The Times (Northeast Benton County) - - CHURCH -

50 Years Ago Pea Ridge Graphic Vol. 3 No. 41 Thurs­day, Oct. 10, 1968

Utah Smith peeped in­side per­sim­mon seeds off of eight tress at his place last week, and re­ports that all but one had spoons in­stead of forks this fall. That means, I think, that we’ve got a rough win­ter ahead. Mean­time, might as well en­joy the nice autumn and the good crop of per­sim­mons. Mrs. Smith shares a cou­ple of good recipes one for pud­ding and one for candy to be made from per­sim­mons. Utah says for y’all to come on down and get per­sim­mons at his place, free for the tak­ing.

A brother and sis­ter who had not seen each other for 39 years have been hav­ing a visit to­gether in Pea Ridge. They are James A. Jef­fer­son of Pea Ridge and Mrs. Harry (Edna) Veitch of Van­cou­ver, B.C., Canada. World War I had not yet started when the then Edna Jef­fer­son left for Canada. As a 19-year-old, she ac­com­pa­nied her sis­ter and brother-in-law, and their three small chil­dren. As it turned out, the trip to Canada was to be a per­ma­nent move for Edna, who mar­ried and re­mained there to make her home. She had made only two re­turn trips to Pea Ridge, prior to this one this fall. At the time, 1929, Jim Jef­fer­son was in Canada with his sis­ter, and when he re­turned with her for their fa­ther’s funeral, he re­mained in Pea Ridge with his mother. That was the last time, the brother and sis­ter were to see each other for 39 years.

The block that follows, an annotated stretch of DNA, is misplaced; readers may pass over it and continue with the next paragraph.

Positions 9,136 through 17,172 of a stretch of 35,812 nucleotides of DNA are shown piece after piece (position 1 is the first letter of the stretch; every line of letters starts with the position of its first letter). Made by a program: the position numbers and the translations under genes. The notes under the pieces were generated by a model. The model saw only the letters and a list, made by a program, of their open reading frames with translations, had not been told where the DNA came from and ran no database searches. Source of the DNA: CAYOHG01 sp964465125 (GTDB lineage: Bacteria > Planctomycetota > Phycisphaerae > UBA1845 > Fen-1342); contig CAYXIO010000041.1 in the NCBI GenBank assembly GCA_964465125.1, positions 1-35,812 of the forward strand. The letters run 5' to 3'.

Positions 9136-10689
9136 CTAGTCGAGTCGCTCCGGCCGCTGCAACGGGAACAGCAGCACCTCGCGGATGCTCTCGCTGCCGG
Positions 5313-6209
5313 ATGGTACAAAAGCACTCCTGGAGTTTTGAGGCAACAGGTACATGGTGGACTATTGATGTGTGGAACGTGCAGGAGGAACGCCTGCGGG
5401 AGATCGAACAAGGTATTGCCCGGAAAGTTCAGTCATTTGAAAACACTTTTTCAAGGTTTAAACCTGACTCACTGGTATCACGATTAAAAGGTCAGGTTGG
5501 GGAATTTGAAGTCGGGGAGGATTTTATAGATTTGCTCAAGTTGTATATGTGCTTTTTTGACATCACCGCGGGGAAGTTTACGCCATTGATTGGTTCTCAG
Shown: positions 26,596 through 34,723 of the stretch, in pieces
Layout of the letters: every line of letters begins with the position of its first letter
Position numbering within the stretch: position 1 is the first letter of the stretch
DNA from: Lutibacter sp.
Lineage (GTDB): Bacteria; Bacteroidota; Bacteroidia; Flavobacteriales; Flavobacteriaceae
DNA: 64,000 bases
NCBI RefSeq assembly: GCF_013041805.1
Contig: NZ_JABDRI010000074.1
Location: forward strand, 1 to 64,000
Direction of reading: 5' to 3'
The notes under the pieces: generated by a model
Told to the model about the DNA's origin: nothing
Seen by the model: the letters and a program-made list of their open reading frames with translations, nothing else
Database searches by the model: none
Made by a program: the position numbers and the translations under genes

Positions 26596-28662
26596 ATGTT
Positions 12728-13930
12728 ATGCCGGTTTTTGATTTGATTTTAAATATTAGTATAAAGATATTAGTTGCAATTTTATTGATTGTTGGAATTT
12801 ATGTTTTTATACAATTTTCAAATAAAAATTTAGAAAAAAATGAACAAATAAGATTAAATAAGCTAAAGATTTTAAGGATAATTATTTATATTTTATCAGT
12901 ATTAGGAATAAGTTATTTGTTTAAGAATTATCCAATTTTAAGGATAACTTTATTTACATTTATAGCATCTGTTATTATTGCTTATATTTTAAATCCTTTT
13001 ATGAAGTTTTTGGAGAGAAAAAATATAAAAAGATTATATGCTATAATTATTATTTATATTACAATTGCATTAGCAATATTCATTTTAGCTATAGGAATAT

40 Years Ago Pea Ridge Graphic-Scene Vol. 13 No. 41 Wed­nes­day, Oct. 11, 1978

The Oct. 3 meet­ing of the Pea Ridge Park Com­mis­sion marked the end of the fis­cal year for the com­mis­sion and found sev­eral year-end items and plans for the new year. With one com­mis­sion mem­ber hos­pi­tal­ized and an­other also un­able to at­tend, the three other com­mis­sion­ers agreed to post­pone un­til the Nov. 1 meet­ing the elec­tion of new of­fi­cers. It was voted to seek bids on land­scap­ing two ar­eas of City Park. It also was de­cided to ask whether the coun­cil wishes to con­tinue us­ing city em­ploy­ees for the mow­ing of the park or to pro­vide a main­te­nance fund with which the Park Com­mis­sion would hire the work car­ried out.

All Home­com­ing fes­tiv­i­ties lead up to the big game. Pea Ridge Black­hawks won the game against the Green­land Pi­rates 22-14. Fri­day was a full day in Pea Ridge and from noon un­til the game ended, Black­hawk faith­ful were fully oc­cu­pied.